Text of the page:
MANILA, Philippines (AP) - One of the most powerful typhoons ever recorded slammed into the Philippines on Friday, setting off landslides, knocking out power in one entire province and cutting communications in the country's central region of island provinces. Two people had died.
Telephone lines appeared down as it was difficult to get through to the landfall site 650 kilometers (405 miles) southeast of Manila where Typhoon Haiyan slammed into the southern tip of Samar island before barreling on to Leyte Island.
A villager was electrocuted in southern Surigao del Sur province and another was hit by tree felled by strong winds in central Cebu province, officials said.
Television images from Tacloban city on Leyte Island showed a street under knee-deep floodwater carrying debris that had been blown down by the fierce winds. Tin roofing sheets ripped from buildings were flying above the street.
Visibility was so poor that only the silhouette of a local reporter could be seen through the driving rain.
Weather officials said that Haiyan had sustained winds at 235 kilometers (147 miles) per hour, with gusts of 275 kph (170 mph) when it made landfall.
More than 125,000 people had been evacuated from towns and villages in the typhoon's path, which was to cut across the central Philippines, the National Disaster Risk Reduction and Management Council said. Among them were thousands of residents of Bohol who had been camped in tents and other makeshift shelters after a magnitude 7.2 earthquake hit the island last month.
SALT LAKE CITY — Typhoons and hurricanes are something most Utahns will never experience. But one Utah man lived through not one, but two typhoons in the Philippines.
In 2008 and 2009, South Jordan native James Higbee survived two different typhoons.
"When that thing hit, it was just constant rain all day," Higbee said.
As a missionary for the Church of Jesus Christ of Latter-day Saints, Higbee experienced these typhoons during his time in the Philippines. His pictures now serve as evidence of the rain soaked, flooded periods that lasted for days after the storms.
Higbee has a picture that was taken in Manila, "where the drainage system is not very effective at all, so a lot of the rainwater just sits there and gets trapped in all the streets," he said.
Typhoons are somewhat common to the Philippines, Higbee said, to the point where he told me it's just a way of life.
Higbee said Filipinos know what to expect when large storms thrash the coastlines, but it's the weeks which follow a typhoon that create the worst effects. Many residents in the Philippines will actually build their homes on stilts — some as much as six to eight feet tall — to protect their homes from floodwaters, Higbee said.
"The worst thing we dealt with was the aftermath, all the flooding. That was probably the scariest part to see was all the flooding that happened," he said.
Now a student at Utah Valley University, Higbee said he was amazed by the sense of community and the amount of resources which are devoted to cleanup — something that will no doubt be needed once again in the coming days.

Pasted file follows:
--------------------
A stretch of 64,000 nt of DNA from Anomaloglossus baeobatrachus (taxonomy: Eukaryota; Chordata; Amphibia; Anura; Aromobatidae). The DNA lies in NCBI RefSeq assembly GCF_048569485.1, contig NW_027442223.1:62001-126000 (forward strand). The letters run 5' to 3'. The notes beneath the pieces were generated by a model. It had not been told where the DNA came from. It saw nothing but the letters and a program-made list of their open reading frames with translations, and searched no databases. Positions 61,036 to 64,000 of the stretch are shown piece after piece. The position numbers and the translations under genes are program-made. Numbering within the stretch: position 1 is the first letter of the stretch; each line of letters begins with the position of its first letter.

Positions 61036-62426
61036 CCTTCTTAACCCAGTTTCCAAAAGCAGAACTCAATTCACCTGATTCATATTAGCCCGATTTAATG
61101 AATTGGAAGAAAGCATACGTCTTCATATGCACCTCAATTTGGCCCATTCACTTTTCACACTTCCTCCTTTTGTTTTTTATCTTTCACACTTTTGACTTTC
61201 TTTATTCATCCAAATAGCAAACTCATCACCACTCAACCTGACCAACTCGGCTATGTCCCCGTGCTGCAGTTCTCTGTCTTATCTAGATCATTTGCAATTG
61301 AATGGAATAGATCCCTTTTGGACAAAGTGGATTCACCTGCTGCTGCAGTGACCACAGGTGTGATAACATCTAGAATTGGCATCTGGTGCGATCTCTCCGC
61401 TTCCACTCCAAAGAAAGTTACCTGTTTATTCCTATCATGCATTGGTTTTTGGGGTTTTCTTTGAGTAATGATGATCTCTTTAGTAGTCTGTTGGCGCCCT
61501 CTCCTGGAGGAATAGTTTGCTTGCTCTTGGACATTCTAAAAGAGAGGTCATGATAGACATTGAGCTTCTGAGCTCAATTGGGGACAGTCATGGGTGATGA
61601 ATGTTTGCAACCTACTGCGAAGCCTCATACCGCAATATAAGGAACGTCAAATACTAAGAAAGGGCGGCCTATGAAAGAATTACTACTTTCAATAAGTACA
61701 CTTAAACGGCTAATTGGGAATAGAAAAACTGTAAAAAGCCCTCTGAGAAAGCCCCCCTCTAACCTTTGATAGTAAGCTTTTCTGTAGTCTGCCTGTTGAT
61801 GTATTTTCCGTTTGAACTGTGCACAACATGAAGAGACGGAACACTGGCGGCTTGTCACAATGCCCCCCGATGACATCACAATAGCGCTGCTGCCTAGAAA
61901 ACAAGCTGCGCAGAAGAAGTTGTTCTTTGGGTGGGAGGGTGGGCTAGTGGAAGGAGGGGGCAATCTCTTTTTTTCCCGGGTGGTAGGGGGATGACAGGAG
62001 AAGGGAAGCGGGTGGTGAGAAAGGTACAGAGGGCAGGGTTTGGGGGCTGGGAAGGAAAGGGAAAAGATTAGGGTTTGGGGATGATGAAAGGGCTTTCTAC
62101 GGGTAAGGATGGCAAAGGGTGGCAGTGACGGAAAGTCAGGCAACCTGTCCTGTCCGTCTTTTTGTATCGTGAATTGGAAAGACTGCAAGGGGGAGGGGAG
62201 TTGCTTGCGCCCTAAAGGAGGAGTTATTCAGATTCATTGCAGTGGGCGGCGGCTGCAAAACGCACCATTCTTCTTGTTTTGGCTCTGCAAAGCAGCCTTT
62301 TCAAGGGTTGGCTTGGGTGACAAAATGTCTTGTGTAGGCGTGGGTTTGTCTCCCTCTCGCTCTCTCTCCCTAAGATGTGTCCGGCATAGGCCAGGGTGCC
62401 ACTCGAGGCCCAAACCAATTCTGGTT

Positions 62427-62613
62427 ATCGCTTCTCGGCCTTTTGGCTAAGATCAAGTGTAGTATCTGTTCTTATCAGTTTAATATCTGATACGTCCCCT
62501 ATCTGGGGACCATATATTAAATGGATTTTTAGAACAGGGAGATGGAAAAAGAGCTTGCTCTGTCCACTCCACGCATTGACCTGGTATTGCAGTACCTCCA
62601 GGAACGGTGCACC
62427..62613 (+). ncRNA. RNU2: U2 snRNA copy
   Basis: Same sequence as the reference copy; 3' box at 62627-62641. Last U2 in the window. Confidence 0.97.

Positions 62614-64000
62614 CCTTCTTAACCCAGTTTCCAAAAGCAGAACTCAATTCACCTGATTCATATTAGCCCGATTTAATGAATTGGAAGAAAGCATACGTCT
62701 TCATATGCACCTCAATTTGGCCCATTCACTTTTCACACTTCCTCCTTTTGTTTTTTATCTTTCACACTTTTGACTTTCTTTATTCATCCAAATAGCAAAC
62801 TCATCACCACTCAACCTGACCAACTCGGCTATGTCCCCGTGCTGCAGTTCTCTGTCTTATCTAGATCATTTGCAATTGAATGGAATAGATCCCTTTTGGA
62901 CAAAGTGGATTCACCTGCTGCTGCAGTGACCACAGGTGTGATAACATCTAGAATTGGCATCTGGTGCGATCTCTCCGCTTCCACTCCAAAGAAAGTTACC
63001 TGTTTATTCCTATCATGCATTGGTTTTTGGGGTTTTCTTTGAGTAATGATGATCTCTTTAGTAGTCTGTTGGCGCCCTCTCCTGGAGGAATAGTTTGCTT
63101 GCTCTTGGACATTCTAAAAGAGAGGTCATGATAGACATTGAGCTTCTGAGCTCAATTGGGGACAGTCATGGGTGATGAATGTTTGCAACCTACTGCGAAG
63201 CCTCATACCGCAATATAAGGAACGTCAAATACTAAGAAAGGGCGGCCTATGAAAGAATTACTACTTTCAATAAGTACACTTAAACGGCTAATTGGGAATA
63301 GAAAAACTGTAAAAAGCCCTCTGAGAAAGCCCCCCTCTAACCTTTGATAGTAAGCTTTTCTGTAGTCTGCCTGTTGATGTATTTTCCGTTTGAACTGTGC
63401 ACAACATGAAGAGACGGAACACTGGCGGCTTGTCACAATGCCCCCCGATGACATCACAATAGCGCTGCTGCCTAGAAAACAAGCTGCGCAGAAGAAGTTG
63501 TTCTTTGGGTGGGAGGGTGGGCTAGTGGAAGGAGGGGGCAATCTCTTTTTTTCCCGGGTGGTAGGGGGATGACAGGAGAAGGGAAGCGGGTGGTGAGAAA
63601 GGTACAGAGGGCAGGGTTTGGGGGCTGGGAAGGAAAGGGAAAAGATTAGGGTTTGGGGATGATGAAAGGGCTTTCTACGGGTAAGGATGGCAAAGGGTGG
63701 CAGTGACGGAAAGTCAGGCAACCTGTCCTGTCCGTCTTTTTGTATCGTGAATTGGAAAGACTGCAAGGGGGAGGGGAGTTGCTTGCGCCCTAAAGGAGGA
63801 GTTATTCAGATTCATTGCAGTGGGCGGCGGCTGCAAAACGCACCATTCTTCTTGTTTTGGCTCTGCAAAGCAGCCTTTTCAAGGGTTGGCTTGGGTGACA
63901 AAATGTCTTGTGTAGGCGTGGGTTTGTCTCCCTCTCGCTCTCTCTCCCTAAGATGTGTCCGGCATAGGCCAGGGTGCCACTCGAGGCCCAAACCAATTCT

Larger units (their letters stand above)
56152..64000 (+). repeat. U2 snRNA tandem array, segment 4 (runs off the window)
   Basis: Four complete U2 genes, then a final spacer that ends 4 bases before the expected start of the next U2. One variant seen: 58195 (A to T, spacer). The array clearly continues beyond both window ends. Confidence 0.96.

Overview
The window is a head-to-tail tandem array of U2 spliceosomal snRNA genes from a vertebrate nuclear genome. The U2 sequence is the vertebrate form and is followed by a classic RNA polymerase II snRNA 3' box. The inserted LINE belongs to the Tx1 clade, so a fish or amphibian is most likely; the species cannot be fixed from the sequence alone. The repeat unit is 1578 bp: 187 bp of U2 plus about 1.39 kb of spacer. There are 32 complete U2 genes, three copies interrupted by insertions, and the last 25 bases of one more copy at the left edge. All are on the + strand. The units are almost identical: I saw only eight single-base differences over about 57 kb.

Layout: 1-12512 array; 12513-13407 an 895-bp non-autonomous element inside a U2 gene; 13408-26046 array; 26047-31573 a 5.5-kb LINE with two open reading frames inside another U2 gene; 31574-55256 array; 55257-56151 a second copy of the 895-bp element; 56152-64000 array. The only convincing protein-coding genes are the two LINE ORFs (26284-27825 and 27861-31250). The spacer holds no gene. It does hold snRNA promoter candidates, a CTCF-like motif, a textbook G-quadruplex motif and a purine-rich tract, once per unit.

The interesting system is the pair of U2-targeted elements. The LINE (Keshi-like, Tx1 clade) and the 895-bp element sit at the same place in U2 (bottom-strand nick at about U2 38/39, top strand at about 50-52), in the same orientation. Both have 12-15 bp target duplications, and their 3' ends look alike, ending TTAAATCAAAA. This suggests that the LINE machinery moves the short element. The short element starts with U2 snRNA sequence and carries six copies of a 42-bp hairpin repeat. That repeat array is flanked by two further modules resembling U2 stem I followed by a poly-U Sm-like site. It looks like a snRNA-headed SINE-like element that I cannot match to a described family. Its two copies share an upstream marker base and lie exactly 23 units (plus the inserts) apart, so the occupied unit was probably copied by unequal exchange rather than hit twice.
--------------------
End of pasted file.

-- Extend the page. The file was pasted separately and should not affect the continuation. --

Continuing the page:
"I'm sure this one is kind of scary because it's supposed to be the biggest one, but I would say they know how to deal with it. It's kind of unfortunate, because some of the people can't do too much to avoid it, but they know what to do (afterward)," Higbee said.The LDS Church has also released a statement about the missionaries currently in the Philippines.
Southern Leyte Gov. Roger Mercado said 31,000 people were evacuated in his landslide-prone mountainous province before the super typhoon struck, knocking out power, setting off small landslides that blocked roads in rural areas, uprooting trees and ripping roofs off houses around his residence.
The dense clouds and heavy rains made the day seem almost as dark as night, he said.
"When you're faced with such a scenario, you can only pray, and pray and pray," Mercado told The Associated Press by telephone, adding that his town mayors have not called in to report any major damage.
"I hope that means they were spared and not the other way around," he said. "My worst fear is there will be many massive loss of lives and property."
The typhoon – the 24th serious storm to hit the Philippines this year – is forecast to barrel through the Philippines' central region Friday and Saturday before blowing toward the South China Sea over the weekend, heading toward Vietnam.
Jeff Masters, a former hurricane meteorologist who is meteorology director at the private firm Weather Underground, said the storm had been poised to be the strongest tropical cyclone ever recorded at landfall. He warned of "catastrophic damage."
But he said the Philippines might get a small break because the storm is so fast moving that flooding from heavy rains – usually the cause of most deaths from typhoons in the Philippines – may not be as bad.
Weather forecaster Gener Quitlong said the typhoon was not losing much of its strength because there is no large land mass to slow it down since the region is comprised of islands with no tall mountains.
Officials in Cebu province have shut down electric service to the northern part of the province to avoid electrocutions in case power pylons are toppled, said assistant regional civil defense chief Flor Gaviola.
President Benigno Aquino III assured the public of war-like preparations, with three C-130 air force cargo planes and 32 military helicopters and planes on standby, along with 20 navy ships.
Associated Press writers Jim Gomez in Manila, Philippines, and Seth Borenstein in Washington contributed to this report.
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